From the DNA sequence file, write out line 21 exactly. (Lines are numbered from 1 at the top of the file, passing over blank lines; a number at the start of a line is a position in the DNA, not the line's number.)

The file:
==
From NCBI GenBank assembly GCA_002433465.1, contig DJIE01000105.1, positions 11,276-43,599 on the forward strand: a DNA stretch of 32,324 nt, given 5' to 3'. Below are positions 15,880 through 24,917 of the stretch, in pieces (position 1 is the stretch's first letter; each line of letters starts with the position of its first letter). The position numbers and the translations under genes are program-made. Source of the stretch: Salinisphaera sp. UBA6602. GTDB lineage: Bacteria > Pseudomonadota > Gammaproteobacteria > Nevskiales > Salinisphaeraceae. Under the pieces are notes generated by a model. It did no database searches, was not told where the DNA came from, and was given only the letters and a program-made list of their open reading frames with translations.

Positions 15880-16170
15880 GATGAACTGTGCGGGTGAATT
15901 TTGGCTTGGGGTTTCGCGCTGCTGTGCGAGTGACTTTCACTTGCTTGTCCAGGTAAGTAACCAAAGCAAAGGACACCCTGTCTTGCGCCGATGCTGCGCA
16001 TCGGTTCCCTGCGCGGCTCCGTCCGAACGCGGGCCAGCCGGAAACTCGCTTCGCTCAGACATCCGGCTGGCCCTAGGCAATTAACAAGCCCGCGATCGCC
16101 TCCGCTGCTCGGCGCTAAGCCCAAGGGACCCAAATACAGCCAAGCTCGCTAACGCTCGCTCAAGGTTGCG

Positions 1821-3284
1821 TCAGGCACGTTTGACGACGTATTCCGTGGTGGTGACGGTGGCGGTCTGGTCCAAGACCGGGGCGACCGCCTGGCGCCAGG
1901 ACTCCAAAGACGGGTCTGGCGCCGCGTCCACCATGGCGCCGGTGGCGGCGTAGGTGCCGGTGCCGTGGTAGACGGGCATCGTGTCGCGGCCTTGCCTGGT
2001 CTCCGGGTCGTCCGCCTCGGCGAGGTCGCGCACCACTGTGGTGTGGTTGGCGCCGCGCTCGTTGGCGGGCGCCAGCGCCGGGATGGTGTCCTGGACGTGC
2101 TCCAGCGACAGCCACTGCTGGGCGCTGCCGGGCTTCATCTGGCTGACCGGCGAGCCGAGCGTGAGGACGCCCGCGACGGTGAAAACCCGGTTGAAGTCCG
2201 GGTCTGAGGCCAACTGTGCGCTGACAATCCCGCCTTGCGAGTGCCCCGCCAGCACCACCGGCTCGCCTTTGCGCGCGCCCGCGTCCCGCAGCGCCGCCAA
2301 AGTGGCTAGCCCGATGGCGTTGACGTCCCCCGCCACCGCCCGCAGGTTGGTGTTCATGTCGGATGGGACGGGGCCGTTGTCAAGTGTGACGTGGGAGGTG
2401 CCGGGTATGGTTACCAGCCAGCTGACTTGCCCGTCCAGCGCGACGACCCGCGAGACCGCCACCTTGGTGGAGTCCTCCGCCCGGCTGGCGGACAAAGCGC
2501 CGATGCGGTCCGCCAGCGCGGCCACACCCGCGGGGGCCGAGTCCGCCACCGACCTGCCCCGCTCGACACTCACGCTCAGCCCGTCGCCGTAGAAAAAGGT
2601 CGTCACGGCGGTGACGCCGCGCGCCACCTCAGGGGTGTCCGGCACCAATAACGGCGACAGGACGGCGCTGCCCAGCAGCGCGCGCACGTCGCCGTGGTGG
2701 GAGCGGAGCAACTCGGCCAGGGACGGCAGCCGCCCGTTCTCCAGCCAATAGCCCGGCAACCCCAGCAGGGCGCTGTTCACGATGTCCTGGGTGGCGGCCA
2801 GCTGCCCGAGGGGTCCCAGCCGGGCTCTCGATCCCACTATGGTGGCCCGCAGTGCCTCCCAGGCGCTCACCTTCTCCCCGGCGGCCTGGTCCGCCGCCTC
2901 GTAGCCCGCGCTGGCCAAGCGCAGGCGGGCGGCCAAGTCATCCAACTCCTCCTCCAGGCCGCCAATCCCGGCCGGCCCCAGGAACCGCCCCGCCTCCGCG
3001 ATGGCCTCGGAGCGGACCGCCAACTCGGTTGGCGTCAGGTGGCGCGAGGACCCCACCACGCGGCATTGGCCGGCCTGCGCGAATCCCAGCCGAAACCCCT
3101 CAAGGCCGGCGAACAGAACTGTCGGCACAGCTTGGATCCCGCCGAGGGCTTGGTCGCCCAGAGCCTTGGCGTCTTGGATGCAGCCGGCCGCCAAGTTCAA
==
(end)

3101 CAAGGCCGGCGAACAGAACTGTCGGCACAGCTTGGATCCCGCCGAGGGCTTGGTCGCCCAGAGCCTTGGCGTCTTGGATGCAGCCGGCCGCCAAGTTCAA